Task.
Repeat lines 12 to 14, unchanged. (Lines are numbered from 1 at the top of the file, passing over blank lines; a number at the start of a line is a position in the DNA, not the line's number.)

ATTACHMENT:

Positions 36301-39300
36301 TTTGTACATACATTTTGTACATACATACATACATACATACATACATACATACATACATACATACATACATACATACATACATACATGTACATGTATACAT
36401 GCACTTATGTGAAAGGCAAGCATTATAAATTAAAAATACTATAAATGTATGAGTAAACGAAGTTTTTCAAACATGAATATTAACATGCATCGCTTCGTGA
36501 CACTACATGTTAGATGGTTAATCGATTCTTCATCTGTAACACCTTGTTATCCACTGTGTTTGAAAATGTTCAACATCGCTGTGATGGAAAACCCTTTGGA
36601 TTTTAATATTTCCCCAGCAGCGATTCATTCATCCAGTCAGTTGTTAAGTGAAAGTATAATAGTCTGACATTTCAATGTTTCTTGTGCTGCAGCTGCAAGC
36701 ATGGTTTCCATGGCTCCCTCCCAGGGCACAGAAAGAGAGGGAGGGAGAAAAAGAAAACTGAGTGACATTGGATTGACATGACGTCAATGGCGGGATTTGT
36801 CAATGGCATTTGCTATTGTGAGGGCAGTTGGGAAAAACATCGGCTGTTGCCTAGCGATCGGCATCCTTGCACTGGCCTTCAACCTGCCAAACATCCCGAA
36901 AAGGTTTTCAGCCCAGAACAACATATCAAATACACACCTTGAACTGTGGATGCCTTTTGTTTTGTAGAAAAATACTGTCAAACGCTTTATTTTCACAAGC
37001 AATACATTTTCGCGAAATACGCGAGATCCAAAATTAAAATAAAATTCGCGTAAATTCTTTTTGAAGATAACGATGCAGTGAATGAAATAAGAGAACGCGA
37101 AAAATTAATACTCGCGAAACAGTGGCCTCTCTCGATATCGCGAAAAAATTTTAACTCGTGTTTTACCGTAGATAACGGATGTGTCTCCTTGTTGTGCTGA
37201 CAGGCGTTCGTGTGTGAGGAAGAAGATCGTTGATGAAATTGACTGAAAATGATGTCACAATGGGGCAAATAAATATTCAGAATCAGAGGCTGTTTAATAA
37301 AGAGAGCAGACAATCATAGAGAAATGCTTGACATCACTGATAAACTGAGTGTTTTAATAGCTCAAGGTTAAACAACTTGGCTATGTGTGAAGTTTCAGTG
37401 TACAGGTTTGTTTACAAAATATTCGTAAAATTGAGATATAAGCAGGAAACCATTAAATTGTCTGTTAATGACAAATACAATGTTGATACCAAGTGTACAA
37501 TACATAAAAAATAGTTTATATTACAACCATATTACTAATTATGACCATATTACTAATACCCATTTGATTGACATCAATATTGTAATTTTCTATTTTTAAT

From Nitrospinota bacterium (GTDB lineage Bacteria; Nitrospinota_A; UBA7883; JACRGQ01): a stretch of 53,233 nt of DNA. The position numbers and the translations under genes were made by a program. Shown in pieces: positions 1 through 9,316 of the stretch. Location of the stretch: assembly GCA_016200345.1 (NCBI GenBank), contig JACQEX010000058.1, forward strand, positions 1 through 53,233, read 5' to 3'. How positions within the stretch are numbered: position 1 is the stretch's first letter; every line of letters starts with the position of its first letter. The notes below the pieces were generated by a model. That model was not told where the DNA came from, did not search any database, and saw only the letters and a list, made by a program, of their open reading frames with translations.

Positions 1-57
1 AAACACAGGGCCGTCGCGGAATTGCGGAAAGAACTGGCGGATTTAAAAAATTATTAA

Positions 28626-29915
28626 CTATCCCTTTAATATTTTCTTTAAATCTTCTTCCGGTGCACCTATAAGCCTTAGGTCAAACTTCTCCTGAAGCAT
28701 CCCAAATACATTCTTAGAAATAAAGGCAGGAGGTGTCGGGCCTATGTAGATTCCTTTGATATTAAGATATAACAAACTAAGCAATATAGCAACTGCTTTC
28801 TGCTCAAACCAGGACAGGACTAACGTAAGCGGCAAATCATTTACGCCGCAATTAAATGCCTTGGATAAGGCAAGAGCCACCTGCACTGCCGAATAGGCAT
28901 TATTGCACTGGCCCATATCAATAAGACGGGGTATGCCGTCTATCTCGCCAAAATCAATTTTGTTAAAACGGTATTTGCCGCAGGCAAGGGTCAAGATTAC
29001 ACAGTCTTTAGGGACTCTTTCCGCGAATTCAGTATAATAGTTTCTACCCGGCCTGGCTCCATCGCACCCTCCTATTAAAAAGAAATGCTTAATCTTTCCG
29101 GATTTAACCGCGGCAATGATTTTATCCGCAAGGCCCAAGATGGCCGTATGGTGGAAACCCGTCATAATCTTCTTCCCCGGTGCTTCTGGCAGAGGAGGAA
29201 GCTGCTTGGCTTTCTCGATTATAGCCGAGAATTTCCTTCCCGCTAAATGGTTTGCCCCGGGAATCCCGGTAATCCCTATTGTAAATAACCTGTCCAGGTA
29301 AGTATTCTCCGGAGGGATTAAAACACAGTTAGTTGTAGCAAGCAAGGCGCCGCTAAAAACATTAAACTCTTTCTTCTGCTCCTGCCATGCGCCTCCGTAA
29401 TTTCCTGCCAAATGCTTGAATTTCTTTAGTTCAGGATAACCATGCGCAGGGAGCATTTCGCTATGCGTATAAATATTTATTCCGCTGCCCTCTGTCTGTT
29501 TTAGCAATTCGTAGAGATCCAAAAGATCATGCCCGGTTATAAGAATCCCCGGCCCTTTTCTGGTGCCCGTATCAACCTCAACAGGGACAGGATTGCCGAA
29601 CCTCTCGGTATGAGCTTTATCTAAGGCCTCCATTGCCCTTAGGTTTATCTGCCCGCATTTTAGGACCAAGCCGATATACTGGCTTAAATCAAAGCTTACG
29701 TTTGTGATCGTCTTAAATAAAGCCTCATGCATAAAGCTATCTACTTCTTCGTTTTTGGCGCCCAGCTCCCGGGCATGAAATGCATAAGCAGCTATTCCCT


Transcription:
37301 AGAGAGCAGACAATCATAGAGAAATGCTTGACATCACTGATAAACTGAGTGTTTTAATAGCTCAAGGTTAAACAACTTGGCTATGTGTGAAGTTTCAGTG
37401 TACAGGTTTGTTTACAAAATATTCGTAAAATTGAGATATAAGCAGGAAACCATTAAATTGTCTGTTAATGACAAATACAATGTTGATACCAAGTGTACAA
37501 TACATAAAAAATAGTTTATATTACAACCATATTACTAATTATGACCATATTACTAATACCCATTTGATTGACATCAATATTGTAATTTTCTATTTTTAAT